"They're really big for twins."
"Hey, look. She has twins."

I smiled, bit my tongue, and tried to finish mailing our packages.

We left the post office 23 minutes after we got there. There was no line. It just takes that long to do almost anything, especially when people have so much to contribute. I'm often surprised by how much easier it has gotten to do this errand. The first time I did it by myself, it took the better part of the day. Today, I managed to do it much more efficiently!

I should get a sticker or something for improvement.

Unfortunately, no one helped us with the doors on the way out, either.

To be clear, I don't go anywhere expecting anyone to help me unless I bring someone along specifically for that purpose. I don't take all three littles anyplace by myself unless I think I can handle it. I don't have extra arms, but I'm learning to compensate, and I can do a lot with the two I have.

However, if you are going to make a big issue over how full my hands are, it seems like the least you could do would be to offer to get the door.

Sunday, March 25, 2012

Thoughts on the Feast of the Annunciation

Today would normally be the Feast of the Annunciation. It's March 25, exactly 9 months until Christmas, which means Christians celebrate the feast day honoring the angel Gabriel's visit to Mary. Tradition tells that Mary was invited to become the Mother of God and that she graciously accepted. We honor her for her willingness to participate in God's Big Plan. (This year, because today is the fifth Sunday of Lent, the feast is officially tomorrow on March 26th.)

"The Annunciation" - Nicholas Poussin, 1655


At Mass today, our parish priest offered another possible scenario with a slightly different feel. Suppose Mary's invitation from Gabriel wasn't as much a choice as a kind of "heads up, this is about to take place"? The Gospel reading just states that the angel said, "You shall conceive and bear a son and shall call him Jesus." He didn't say, "Hey, do you think you'd like to do this...does it sound kind of interesting to you?".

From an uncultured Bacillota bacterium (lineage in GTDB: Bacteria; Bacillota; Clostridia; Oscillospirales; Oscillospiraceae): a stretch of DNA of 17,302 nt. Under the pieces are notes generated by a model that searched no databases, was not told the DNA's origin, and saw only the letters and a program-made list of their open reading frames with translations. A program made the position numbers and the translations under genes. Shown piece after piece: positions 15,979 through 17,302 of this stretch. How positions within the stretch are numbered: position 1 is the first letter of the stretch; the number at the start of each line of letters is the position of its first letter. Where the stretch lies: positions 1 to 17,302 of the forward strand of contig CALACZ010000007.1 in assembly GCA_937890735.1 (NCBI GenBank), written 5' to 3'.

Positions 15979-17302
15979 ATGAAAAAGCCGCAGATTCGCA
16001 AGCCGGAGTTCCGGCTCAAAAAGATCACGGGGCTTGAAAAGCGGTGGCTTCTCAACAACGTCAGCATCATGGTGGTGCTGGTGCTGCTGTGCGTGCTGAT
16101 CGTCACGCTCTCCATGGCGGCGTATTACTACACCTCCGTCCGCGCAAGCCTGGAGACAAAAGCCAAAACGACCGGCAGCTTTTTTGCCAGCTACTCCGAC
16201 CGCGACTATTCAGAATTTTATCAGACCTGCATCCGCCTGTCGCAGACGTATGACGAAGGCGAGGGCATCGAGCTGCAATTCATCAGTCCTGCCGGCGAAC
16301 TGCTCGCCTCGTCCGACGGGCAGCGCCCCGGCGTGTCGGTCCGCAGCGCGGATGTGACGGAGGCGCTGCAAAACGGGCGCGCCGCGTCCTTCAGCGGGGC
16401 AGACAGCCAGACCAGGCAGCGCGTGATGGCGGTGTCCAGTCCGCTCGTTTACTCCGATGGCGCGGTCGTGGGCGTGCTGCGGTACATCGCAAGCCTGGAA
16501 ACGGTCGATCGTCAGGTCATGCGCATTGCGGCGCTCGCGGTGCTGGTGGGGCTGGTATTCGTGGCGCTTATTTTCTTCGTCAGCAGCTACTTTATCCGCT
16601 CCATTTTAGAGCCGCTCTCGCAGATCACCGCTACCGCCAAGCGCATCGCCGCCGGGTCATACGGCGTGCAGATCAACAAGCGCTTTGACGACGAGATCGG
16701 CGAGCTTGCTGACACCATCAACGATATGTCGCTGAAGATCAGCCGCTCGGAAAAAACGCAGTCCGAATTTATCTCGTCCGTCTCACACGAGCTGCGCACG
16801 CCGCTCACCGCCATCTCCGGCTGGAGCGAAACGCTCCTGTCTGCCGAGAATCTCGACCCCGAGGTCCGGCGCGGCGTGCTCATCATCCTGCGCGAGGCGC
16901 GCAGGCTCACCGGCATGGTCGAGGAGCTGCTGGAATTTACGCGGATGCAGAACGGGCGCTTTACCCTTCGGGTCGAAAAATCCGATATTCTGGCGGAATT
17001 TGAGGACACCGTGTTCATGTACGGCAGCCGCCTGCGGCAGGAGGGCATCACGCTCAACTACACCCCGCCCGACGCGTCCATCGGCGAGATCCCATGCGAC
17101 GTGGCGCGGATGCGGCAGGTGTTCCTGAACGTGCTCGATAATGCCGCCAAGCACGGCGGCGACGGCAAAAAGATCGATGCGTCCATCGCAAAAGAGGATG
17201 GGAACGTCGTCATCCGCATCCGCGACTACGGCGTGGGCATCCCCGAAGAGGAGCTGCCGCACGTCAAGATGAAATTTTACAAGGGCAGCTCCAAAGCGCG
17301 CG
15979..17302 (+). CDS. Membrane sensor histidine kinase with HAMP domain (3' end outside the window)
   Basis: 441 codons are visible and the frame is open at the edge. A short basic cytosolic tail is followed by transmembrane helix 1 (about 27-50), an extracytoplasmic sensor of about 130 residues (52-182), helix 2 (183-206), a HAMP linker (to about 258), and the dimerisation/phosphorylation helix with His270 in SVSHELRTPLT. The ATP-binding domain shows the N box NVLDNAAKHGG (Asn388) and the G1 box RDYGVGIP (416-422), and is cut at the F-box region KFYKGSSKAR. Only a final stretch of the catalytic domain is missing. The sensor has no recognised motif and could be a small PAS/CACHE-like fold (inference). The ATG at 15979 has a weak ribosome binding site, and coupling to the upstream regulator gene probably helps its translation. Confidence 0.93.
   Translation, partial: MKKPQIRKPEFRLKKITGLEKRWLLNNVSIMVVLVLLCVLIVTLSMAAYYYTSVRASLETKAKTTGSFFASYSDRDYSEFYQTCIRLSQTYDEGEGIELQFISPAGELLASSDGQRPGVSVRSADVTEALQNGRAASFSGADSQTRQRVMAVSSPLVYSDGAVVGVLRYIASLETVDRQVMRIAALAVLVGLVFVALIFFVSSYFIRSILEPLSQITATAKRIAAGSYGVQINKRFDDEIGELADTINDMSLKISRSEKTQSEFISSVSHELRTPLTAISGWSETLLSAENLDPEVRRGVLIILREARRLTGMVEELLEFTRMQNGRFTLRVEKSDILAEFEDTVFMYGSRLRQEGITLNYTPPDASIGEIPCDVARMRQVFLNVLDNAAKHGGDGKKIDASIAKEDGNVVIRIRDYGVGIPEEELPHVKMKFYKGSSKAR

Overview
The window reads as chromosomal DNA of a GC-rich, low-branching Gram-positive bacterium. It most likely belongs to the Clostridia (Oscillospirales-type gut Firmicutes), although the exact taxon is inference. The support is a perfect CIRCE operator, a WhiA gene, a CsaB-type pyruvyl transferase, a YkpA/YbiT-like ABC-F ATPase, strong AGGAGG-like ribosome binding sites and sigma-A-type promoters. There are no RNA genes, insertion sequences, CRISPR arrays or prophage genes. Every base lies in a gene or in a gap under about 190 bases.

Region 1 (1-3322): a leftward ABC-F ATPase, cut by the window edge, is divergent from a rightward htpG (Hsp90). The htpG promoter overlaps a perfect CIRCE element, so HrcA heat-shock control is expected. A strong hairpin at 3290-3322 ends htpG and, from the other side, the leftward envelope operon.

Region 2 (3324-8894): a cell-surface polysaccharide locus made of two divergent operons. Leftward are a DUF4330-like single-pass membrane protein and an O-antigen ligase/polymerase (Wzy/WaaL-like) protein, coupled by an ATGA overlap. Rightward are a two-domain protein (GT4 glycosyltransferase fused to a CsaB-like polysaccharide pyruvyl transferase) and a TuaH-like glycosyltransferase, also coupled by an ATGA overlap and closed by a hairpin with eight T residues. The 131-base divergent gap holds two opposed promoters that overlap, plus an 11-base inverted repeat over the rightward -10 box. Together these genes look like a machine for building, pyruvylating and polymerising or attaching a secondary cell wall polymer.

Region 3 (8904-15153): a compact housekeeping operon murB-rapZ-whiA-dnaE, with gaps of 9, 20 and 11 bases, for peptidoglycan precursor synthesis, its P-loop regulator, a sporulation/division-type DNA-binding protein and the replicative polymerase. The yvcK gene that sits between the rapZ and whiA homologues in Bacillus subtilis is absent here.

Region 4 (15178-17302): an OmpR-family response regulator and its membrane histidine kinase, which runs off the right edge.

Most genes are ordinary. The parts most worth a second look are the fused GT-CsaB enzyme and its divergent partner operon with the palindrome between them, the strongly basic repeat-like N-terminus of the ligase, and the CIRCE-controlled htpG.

(To my theologian friends: Don't start worrying. Theologically speaking, Mary had to have a choice, of course. She had to give assent. Way back at the start of the story, God made Man and Woman, and they had free will. The whole narrative depends on it. I find it interesting, though, to think of it in this slightly different light, and it's my blog, so bear with me.)

I imagine Mary, sitting alone in her room after Gabriel's departure, reeling at the angel's announcement. It's a crazy story. He just showed up, said something like, "hello, you're getting pregnant at what could be considered a less than ideal time in your life, congrats!" and told her the baby's name. (This is just too much. She doesn't even get to decide what to name him. I have loved that part of the process with all three of our babies, and she had to miss out.) Yet these were her circumstances...so with the BIG choice out of the way (Yes, I'll participate in the salvation of mankind by bearing God's son to the world), she had two options. She could either get on board with what had just been told to her and make the best of it, or she could be miserable and suffer under what must have felt like an unbearable weight at times.

So what did she do? She sang the Magnificat.